Best quote on the Burke(s) affair comes from S-T columnist Neil Steinberg:
Corruption is like rust. It spreads, both coming and going. When the party’s on and the lights are low, lots of people wander into the dim tent to help themselves at the long tables of pie. When the lights are snapped on, those same people are caught standing there with pie on their faces.He adds,
It’s almost comical to see the casting call of mayoral candidates lunging for napkins to smear away Ed Burke’s money, or try to. It’ll be interesting to see how long that stain lingers around their mouths.Yes, it would be comical if the cost of corruption at the highest political levels didn't weigh so heavily on the city's poor and working people facing severe cuts at their schools and city services. Dick Simpson and Tom Gradel, authors of Corrupt Illinois, put the "corruption tax" at $500M. Many experts believe it is much higher.
Examples include the costs of the Jon Burge police-brutality scandal, which has already reached one hundred million dollars and counting. The cost of Chicago police corruption averages more than $50 million per year. Since 2004, "Chicago has paid a staggering sum -- about $662 million -- on police misconduct, including judgments, settlements, and outside legal fees," according to the Associated Press' examination of city records. In 2015, the payment for the fatal police shooting of LaQuan McDonald cost the city $5 million in a settlement, while the cost to investigate and prosecute Police Officer Van Dyke is ongoing. Also, following that shooting, Chicago's legal and consulting bill for the subsequent Department of Justice investigation of city police practices totaled $760,000 through the middle of March, 2016.It's especially not funny when the lights come on and you see pie on the faces of the top three or four (at least) candidates for mayor, including the one being supported by many progressives, unions and community orgs.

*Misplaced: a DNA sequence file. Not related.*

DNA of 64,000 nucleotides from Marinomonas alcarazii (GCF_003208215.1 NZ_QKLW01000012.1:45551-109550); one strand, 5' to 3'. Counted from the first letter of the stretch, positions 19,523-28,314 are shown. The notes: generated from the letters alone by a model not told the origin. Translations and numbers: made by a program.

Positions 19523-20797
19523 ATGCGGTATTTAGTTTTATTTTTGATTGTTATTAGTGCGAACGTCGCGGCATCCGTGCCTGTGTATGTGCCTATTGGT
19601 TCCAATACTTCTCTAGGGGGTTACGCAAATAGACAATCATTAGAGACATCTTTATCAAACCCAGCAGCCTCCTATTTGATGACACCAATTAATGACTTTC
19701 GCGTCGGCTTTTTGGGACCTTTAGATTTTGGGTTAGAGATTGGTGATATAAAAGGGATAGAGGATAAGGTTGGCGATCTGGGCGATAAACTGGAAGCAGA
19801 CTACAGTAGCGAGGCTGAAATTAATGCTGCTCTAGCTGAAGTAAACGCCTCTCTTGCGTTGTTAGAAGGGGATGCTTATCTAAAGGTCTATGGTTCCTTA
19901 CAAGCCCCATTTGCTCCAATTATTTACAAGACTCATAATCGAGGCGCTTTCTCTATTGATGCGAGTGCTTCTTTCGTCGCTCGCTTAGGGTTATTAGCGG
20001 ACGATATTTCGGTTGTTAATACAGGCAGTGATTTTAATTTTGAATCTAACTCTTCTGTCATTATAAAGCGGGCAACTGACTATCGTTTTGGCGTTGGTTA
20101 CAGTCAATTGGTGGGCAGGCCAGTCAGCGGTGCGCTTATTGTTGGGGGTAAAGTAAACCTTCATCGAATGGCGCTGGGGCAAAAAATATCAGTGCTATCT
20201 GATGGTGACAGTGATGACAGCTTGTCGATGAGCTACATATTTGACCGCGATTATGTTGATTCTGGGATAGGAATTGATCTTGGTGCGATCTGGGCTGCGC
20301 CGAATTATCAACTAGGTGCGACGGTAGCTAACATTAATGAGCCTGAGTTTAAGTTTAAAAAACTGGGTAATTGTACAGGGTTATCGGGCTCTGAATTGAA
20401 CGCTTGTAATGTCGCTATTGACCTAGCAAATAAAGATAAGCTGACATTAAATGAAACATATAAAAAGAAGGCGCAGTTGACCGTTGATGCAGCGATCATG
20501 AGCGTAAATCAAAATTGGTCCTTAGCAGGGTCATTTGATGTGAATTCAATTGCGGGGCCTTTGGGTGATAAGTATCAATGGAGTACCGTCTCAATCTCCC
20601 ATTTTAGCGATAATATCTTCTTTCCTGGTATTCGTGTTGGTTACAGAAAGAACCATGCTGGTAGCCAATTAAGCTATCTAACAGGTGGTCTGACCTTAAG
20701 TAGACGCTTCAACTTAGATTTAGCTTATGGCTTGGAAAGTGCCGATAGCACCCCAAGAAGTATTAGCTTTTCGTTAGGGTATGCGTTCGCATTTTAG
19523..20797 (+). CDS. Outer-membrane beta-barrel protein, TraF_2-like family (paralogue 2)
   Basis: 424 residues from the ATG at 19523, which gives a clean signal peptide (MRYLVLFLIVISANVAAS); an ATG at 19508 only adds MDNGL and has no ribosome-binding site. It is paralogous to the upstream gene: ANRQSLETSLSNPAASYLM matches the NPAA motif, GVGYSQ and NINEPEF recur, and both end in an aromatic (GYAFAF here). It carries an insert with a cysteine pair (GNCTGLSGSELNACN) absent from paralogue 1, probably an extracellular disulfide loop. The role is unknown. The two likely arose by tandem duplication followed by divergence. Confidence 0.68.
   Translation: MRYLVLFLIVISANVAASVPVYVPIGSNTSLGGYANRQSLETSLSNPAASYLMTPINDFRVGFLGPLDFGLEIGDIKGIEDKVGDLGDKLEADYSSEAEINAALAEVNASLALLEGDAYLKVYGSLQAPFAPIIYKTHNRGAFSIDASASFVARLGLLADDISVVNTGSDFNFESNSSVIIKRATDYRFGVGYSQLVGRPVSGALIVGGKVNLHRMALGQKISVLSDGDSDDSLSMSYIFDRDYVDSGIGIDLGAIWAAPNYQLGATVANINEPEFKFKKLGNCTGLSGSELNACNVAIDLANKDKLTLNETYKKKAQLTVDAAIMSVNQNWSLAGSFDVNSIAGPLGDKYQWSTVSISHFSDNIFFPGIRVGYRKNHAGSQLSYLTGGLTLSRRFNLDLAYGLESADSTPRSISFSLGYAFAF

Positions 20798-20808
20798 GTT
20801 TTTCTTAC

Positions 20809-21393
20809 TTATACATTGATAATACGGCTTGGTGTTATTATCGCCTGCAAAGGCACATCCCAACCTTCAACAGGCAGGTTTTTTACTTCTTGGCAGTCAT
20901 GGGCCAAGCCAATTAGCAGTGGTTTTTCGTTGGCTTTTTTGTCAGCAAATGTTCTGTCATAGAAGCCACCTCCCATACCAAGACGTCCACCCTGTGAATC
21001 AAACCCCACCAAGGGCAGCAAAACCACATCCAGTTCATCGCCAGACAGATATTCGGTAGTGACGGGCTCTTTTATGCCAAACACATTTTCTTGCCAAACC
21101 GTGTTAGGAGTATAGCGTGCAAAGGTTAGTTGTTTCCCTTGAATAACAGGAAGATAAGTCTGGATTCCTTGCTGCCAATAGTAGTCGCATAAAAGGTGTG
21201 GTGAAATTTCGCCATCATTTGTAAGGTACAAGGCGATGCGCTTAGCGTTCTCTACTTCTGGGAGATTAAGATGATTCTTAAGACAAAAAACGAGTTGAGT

I put an (s) in parenthesis above after Burke's name because Eddie' wife Anne Burke, the liberal IL state supreme court justice, who Steinberg once referred to as the “the platinum bar of probity”(look it up), was the one (not Eddie) who threw the fundraising party for Toni Preckwinkle, that netted $116K for her campaign war chest. She had already run and won her campaign for Cook County Board President, jumping into the mayor's race only after Rahm dropped out.
|Burke (r) endorsed Gery Chico|
It was only after that backyard party at the Burke's house was revealed than Preckwinkle announced she would return ALL the money. Previously she copped to receiving only $5.8K.
Preckwinkle also removed Burke from the Cook County Democratic Party's judicial slating panel, a post he held for decades. Good for her. Although without demands for accountability coming from below, who knows if she and others like Bill Daley, Gery Chico and Susana Mendoza would have even bothered bailing on the Burkes for appearance sake alone.